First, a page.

Decades before the 10-cent extravaganzas that were the pulp magazines, the Victorians had Penny Dreadfuls, filled with intense and lurid tales. And it was also a uniquely rich time for novelists and short story tellers like Poe, Stevenson and Stoker, who explored crime and the dark side of human imagination. In real life, Jack the Ripper terrorized Whitechapel.
It was also a time when social mores were outwardly very straightlaced — but under that veneer, a seething underground flourished. Though never explored in the Doc Savage canon of pulps beyond vague and brief references, that would have been the world inhabited by Doc’s immediate forebears.
These are the opening paragraphs of Philip José Farmer’s Foreword to his novel A Feast Unknown:
I was conceived and born in 1888.
Jack the Ripper was my father.
I am certain of this, though I have no evidence that would stand up in court. I have only the diary of my legal father. He was, in fact, my uncle, though he was married to my mother.
My legal father kept a diary almost up to the moment of his death. Shortly after he had locked it inside a desk, he was killed. His last written words recorded his despair because his wife had just died and I, only a year old, was wailing for milk. And there were no human beings within hundreds of miles, as far as he knew.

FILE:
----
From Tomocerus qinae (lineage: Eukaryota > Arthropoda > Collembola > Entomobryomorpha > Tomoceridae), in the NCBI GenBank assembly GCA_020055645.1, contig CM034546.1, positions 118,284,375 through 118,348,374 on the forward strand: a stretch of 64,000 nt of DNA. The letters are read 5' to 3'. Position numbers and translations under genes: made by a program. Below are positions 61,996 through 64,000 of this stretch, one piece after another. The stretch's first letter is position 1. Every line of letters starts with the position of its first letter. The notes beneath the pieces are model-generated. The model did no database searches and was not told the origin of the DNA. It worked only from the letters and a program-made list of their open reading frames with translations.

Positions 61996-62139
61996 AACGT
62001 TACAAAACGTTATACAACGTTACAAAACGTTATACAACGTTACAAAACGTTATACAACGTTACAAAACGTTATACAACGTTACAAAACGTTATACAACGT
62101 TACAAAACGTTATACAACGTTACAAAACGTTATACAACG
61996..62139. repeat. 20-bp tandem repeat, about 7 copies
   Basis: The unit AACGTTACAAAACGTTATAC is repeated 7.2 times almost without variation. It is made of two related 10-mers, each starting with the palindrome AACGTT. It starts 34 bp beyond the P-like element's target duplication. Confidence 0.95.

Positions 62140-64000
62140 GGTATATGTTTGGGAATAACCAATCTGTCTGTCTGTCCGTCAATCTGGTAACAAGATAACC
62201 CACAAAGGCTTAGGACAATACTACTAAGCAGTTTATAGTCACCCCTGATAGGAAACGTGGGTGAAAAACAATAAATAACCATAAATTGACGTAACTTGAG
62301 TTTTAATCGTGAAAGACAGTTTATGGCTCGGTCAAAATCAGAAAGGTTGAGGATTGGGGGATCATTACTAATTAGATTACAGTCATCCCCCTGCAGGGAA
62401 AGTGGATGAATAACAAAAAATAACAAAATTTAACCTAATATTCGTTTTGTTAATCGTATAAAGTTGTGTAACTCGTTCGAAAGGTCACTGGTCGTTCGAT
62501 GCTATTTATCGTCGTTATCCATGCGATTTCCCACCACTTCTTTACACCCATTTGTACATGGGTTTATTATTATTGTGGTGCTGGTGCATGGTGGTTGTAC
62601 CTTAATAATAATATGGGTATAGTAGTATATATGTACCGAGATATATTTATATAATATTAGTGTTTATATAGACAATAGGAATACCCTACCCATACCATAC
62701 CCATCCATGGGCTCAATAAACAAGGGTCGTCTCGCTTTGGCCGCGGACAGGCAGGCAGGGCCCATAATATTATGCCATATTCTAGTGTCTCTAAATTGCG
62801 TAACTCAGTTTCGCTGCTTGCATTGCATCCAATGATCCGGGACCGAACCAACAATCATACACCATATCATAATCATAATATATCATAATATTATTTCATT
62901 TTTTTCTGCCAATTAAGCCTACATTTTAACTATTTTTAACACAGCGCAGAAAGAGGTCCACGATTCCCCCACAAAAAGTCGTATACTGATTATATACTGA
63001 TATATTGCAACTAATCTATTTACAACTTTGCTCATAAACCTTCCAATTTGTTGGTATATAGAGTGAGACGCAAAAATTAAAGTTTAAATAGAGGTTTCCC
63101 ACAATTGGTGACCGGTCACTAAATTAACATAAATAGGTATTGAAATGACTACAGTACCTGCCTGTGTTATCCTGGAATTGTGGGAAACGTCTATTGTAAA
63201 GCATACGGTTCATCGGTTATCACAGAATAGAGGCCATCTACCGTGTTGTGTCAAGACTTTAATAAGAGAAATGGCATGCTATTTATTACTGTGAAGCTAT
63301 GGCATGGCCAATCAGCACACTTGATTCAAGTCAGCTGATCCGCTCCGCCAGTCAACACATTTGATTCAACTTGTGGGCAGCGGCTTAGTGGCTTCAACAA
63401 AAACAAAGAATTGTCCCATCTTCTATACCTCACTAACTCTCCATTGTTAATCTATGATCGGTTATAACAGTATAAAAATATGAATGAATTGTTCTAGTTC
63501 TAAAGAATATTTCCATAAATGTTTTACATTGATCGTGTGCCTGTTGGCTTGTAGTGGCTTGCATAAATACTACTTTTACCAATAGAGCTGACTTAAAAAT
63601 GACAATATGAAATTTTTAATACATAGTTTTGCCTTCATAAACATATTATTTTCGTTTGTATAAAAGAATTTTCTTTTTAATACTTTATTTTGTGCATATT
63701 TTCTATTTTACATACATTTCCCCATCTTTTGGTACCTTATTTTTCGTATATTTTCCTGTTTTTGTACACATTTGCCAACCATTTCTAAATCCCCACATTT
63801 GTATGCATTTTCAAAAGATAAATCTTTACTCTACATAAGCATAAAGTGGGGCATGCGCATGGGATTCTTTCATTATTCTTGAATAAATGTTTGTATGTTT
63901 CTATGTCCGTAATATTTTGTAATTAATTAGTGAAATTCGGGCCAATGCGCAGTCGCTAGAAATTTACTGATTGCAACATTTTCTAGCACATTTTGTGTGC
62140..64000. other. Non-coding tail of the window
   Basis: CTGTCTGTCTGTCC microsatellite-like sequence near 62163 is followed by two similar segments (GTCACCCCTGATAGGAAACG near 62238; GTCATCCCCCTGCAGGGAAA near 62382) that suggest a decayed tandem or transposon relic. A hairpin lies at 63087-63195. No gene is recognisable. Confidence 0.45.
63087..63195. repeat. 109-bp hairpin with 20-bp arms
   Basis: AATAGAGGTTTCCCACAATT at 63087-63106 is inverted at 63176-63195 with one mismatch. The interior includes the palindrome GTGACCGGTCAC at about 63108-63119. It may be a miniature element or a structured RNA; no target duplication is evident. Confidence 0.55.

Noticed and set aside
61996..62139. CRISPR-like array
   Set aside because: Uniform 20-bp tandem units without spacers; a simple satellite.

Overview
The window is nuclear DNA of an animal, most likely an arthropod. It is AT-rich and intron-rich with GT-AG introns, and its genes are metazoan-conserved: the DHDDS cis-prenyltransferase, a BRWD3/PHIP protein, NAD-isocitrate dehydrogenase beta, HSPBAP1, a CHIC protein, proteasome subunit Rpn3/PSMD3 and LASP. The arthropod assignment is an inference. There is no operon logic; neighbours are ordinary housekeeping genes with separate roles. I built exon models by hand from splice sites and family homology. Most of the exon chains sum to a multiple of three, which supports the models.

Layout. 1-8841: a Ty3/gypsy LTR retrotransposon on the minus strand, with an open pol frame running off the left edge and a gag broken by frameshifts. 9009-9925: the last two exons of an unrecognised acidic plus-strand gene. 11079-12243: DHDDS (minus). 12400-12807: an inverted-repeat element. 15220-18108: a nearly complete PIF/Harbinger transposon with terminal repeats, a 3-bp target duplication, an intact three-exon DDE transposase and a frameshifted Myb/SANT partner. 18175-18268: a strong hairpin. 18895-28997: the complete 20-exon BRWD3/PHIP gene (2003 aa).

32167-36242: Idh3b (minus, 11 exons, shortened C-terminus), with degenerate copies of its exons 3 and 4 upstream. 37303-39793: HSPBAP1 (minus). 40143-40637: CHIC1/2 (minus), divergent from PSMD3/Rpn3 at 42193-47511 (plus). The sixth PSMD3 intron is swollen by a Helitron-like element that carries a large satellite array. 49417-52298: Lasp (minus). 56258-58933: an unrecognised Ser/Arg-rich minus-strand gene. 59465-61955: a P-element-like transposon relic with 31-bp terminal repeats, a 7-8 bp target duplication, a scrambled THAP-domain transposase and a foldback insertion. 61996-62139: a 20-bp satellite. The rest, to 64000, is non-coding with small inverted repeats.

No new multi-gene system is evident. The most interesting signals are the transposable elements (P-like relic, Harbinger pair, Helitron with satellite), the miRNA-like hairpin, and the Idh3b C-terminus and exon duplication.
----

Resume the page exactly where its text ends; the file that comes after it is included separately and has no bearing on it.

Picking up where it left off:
The person making that statement is Lord Grandrith, Farmer’s pastiche of Tarzan. For the next eight pages of the book, he introduces the harrowing, nightmarish reality in his life that his real father (and, we are to learn, the father of Farmer’s Doc Savage pastiche, Doc Caliban) was the most hideous criminal of the 19th century.
After that extraordinary beginning, Farmer (and Grandrith) move quickly forward in time, to what was then the present day, 1969. He would never return in depth again (making reference to it in his extensive fictional family trees, but not in any further narrative patches) to the place and time which, in such fascinating fashion, spawned a monster that would in turn spawn two heroes.
In extrapolating on that concept for the Talos stories, it wasn’t enough just to scratch that surface. Much of the era of pulps was shaped either in settings or by creators who were born in or greatly influenced by their historical closeness or immersion in the Victorian Era (1837-1901): Edgar Rice Burroughs (b. 1875); the luminaries of Weird Tales, H.P. Lovecraft (b. 1890), Clark Ashton Smith (b. 1893), Robert E. Howard (b. 1906), Arthur Machen (b. 1863), Arthur Conan Doyle (b. 1859), Walter Gibson (b. 1894), Lester Dent (b. 1904). To understand the concepts born in that time, it was an enthralling exercise to dig deep into those Victorian conceptual roots of 20th century pulp fiction.
Not just a passing glimpse, as Farmer had given with his powerful (and explicit) peek into that world. To go all the way down into what was, in many ways, a culture of order on its surface, underpinned by a hidden subculture that would, a generation after the passing of Queen Victoria, heavily influence the themes of “the bloody pulps”.
To be continued…